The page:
Presentation on theme: "Dudley Metropolitan Borough: A Land and Property DNF Case Study Brian Higgs Corporate GIS Manager."— Presentation transcript:
Dudley Metropolitan Borough: A Land and Property DNF Case Study Brian Higgs Corporate GIS Manager
2 February 2006DNF System Suppliers Forum Introduction What weaknesses exist in our current position Why we have chosen to change How we are implementing the project The process we have adopted The results so far Benefits identified
3 February 2006DNF System Suppliers Forum The Problem Questionable data integrity Creating and maintaining spatial data continuously but not CONSISTENTLY since 1978 GIS technologies encourage REPLICATION contributing to our current holding of 1.5 million spatial records External factors such as LandLine annual refresh and PAI have moved the map beneath our data Lack of metadata means we are unable to determine its fit-for-purpose status for years strived to place GIS centric to how we manage our information but now find it gets in the way so need to move it to what it is good at, a facilitating role.
4 February 2006DNF System Suppliers Forum Why change One option do nothing and continue to invest in the problem, manage risk and dream of retiring Why we decided not to go with this option: –Wider dissemination of the information including Public Access make risk management less viable in that you do not know to what purpose it is being put –More automated business processes remove the opportunity for manual checking. Also, this type of behaviour would not be in line with Gershon thinking –Greater pressure for quality information to support informed and evidenced decision making –Need to park the map when it has nothing to contribute in order to: communicate spatial relationships more through business critical access channels such as the front office Make the spatial nature of the question transparent to lay users Facilitate more flexible systems integration
5 February 2006DNF System Suppliers Forum Our Approach Reviewed our experience of mainframe land and property systems and decided to re-adopt some elements of best practice such as: –Single centralised view of a property –Linked application data by association –Imposed business rules to protect the linkage MasterMap gave us the opportunity to consider the migration of our digitised LPG extents to association with TOIDS Migration Process to have 3 phases: –Residential, to give greatest return and likely to be easiest –Other addressable objects –Non-addressable objects Unaware of DNF at the time but had a you show me yours and I will show you mine meeting with O.S. and discovered that our proposed approach was largely compliant with the principles of DNF
6 February 2006DNF System Suppliers Forum The Process
7 February 2006DNF System Suppliers Forum The results of work to-date ProcessedResults PostcodesLPG ItemsCompletedIncompleteImpossible Overall % Complete Phase 1: MasterMap November 2001 60151333988715642894334865.34 Phase 2: Failures from Phase 1 against MasterMap January 2004 6015462421365429523306529.53 Combined Results 601513339810081029523306575.57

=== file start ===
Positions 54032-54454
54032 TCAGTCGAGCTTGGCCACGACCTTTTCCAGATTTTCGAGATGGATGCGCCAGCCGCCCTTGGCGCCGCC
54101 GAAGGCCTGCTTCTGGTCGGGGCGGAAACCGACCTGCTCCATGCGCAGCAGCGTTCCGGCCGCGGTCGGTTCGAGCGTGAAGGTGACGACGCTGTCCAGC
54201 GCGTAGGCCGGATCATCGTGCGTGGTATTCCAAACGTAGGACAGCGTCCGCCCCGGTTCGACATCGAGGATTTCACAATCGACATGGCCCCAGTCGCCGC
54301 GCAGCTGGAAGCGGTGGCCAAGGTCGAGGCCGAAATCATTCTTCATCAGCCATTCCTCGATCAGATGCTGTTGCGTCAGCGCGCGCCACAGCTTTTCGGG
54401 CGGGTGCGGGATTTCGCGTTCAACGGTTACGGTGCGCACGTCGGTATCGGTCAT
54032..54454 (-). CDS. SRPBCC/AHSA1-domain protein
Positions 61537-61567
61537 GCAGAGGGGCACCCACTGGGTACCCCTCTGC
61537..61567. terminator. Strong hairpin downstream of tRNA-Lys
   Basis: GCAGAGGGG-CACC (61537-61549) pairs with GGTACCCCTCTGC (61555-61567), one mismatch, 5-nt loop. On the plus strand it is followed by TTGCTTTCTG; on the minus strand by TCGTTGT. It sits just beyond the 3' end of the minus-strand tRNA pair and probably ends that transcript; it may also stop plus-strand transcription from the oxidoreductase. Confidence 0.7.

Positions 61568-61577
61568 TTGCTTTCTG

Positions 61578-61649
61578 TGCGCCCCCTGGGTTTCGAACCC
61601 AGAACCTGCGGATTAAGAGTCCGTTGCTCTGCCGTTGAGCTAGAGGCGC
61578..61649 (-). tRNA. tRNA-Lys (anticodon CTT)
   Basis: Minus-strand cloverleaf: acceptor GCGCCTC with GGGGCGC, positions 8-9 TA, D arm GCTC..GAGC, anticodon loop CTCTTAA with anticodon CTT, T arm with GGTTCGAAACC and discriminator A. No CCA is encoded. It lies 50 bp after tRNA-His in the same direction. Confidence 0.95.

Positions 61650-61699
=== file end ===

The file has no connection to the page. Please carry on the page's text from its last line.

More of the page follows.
8 February 2006DNF System Suppliers Forum Failure Profile TypeExamplesNumbers in sample* Projected numbers %Solutions LPG IssuesCorrespondence not close enough; LPG captured incorrectly; conflict between inferred links 210813125Correct LPG MasterMap IssuesMasterMap attribution incorrect; missing inferred links (e.g. between 2 semi-detached houses); inferred links in wrong places; missing boundaries 121468615Short term – create user TOIDs; long term – get MasterMap changed Outside MasterMap Specification Missing inferred links (corners, shared drives and paths, amenity land 4851877559Create user TOIDs or consider changing LPG business rules OtherData run against different versions of MasterMap 93481Rerun process on incorrect polygons *sample consisted of 148 residential postcodes and 3515 LPG items (825 LPG failures)
9 February 2006DNF System Suppliers Forum Benefits Opportunity to set up process to visit all data, clean and remove replicated records by cross-referencing Introduces record level metadata enabling users to make judgements on whether data is fit for their purpose or not. Enables support of meaningful data audit trails Improved data capture; –linking to existing information where possible –faster, more accurate and consistent process for new capture Reduces impact of data integrity erosion by offering a more effective means of managing change and retaining quality. Establishes a G.I. Reference Engine
10 February 2006DNF System Suppliers Forum Thank you for your attention
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